The many and complex PowerShell scripts used to install the ASDK check for all of these and will  not allow installation unless you amend those script tests. To be brutally honest doing so is counter-productive since these hardware specs are definitely the minimum to run the ASDK effectively.

Deploying the ASDK

This is not a trivial enterprise! I have installed ASDK several times (it will only work for 180 days each time you install it). The exercise took me between 7 and 10 hours each time. It is however not a complex job. (If you know PowerShell)

First you download the Development Kit package. You need to register first. Having downloaded and extracted the files, you need to copy the cloudbuilder.vhdx file to the host machine.

Set the host to boot from this VHD and you are good to go. There is now a GUI installer or the PowerShell option. At this point you can choose to use Azure AD or AFDS to provide the identity solution for your deployment. I use Azure AD. Once you have run the InstallAzureStackPOC.ps1 PowerShell script and waited the requisite time. You will be left with a Hyper-V server joined to a domain with the following Virtual Machines (VMs) which form the infrastructure of your Azure Stack Dev Kit. The below diagram shows the logical architecture of the ASDK.

The VMs are listed in the table below with their function.

Notice there are VMs for Software Load-balancing and Network Controller, services which appear in Windows Server 2016 but originated as Azure services and are used to manage the full Azure public cloud.

Interesting note: Any VMs you create in Azure Stack will appear in the Hyper-v host, as shown below

Here you can see the VMs alongside two additional VMs with long GUID names one is a Windows Server VM with 28 GB RAM and the other is an Ubuntu VM (cos I love Linux too) with 56 GB RAM.

What azure stack does.

Azure Stack provides a subset of Azure services. There are foundational services which are deployed when you deploy your ASDK, these are;




Key Vault

There are also additional Platform-as-a-service (PaaS) services which can be configured and installed by an ASDK administrator.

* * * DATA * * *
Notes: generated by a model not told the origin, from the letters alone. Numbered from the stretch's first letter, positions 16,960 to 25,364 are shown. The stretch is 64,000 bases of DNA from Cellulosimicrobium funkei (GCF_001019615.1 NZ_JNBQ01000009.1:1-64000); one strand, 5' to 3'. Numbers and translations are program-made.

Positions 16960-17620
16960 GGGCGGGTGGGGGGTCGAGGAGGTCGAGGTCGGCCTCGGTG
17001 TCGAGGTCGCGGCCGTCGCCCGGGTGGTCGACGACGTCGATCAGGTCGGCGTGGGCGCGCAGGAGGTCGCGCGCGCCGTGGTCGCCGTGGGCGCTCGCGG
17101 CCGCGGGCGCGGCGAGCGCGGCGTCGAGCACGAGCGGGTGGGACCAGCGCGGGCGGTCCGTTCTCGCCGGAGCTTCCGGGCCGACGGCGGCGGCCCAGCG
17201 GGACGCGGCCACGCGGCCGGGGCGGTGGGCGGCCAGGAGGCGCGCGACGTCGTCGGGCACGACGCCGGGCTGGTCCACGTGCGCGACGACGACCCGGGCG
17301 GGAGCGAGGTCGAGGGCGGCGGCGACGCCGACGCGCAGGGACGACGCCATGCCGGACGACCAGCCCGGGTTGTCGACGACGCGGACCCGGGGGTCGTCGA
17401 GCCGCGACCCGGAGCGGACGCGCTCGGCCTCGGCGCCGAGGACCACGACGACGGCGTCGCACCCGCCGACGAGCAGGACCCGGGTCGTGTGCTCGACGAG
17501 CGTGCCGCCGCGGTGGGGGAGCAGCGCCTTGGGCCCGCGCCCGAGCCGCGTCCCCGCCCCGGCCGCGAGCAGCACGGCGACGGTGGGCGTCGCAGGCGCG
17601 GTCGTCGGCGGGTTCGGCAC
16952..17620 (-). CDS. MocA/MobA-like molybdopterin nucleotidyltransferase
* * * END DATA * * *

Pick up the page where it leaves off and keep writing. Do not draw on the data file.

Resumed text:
App Service

Azure Functions

SQL and MySQL databases

Azure Stack will keep on adding services to this list. The Azure Stack Roadmap is here

Learning How to use Azure Stack

Nowadays this section is always very short and very easy, even if the learning is not.

Pluralsight are offering free training for Azure Stack.

Microsoft Virtual Academy has some Azure Stack content

Channel9 has some great content here

Finally the site has all of the Azure Stack documentation in.

BUT the very best way to learn is to dive in and understand the differences between Azure and Azure stack operation by deploying it yourself. it can even be deployed on an Azure VM is you like!

The Concept of an administrator portal doesn't really exist in Azure, but in Azure stack you have both an Admin portal and an operator portal as shown below.

The administrator portal allows you to create your very own marketplace as shown in the first graphic of the post. It also allows the administrator to create plans of resources to then offer out to users who can then create or accept subscriptions based on those offers.

Once a user has a subscription he can then deploy resources in exactly the same fashion and methods as Azure. The portal, the PowerShell and the resource manager templates.

You can see above the Ubuntu VM I showed in the Hyper-v manager graphic.

I have to thank Lenovo UK for the loan of the hardware to deploy my ASDK, it is a Lenovo 9650 with 20 cores and 265GB RAM.

More in the next post on Azure Stack, dive in and enjoy.